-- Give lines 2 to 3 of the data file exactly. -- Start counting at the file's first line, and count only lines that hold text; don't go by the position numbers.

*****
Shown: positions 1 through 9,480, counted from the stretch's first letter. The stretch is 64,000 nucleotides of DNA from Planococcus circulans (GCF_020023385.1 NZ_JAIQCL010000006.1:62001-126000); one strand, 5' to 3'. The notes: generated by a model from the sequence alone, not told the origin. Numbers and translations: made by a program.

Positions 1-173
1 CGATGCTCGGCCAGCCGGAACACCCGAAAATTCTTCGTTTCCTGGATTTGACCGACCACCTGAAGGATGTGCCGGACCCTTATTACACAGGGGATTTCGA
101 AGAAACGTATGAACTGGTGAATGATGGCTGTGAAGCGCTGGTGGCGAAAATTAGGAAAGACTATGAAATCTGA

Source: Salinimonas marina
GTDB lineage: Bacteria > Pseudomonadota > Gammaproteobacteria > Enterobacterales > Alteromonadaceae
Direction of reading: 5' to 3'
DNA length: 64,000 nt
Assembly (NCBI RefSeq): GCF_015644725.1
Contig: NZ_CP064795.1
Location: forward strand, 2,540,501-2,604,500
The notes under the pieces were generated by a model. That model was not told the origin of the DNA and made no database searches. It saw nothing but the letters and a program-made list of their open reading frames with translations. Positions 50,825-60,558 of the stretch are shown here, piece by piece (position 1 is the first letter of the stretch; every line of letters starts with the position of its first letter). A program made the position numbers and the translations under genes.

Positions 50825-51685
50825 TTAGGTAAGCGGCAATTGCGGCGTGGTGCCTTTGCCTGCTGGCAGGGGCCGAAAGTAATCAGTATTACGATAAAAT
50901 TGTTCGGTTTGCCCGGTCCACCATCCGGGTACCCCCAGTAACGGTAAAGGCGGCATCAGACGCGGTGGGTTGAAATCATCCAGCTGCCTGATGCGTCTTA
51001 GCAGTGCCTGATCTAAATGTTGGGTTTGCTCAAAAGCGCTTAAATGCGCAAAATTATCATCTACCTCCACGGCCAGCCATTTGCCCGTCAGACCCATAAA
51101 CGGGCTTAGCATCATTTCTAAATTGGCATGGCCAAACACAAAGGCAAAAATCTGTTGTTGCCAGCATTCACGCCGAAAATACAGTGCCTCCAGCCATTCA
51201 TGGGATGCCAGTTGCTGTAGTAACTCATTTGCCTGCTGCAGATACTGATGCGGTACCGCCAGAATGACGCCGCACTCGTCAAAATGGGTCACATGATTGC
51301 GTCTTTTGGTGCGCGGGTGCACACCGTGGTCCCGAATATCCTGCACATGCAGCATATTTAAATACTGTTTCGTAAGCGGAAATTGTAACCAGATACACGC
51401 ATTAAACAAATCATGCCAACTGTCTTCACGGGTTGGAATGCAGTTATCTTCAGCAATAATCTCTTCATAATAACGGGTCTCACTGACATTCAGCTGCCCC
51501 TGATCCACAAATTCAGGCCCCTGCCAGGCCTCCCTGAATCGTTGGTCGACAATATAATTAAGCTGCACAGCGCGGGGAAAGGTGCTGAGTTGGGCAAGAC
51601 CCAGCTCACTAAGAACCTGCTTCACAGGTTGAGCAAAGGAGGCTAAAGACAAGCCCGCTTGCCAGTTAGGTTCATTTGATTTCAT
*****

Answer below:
Positions 1-173
1 CGATGCTCGGCCAGCCGGAACACCCGAAAATTCTTCGTTTCCTGGATTTGACCGACCACCTGAAGGATGTGCCGGACCCTTATTACACAGGGGATTTCGA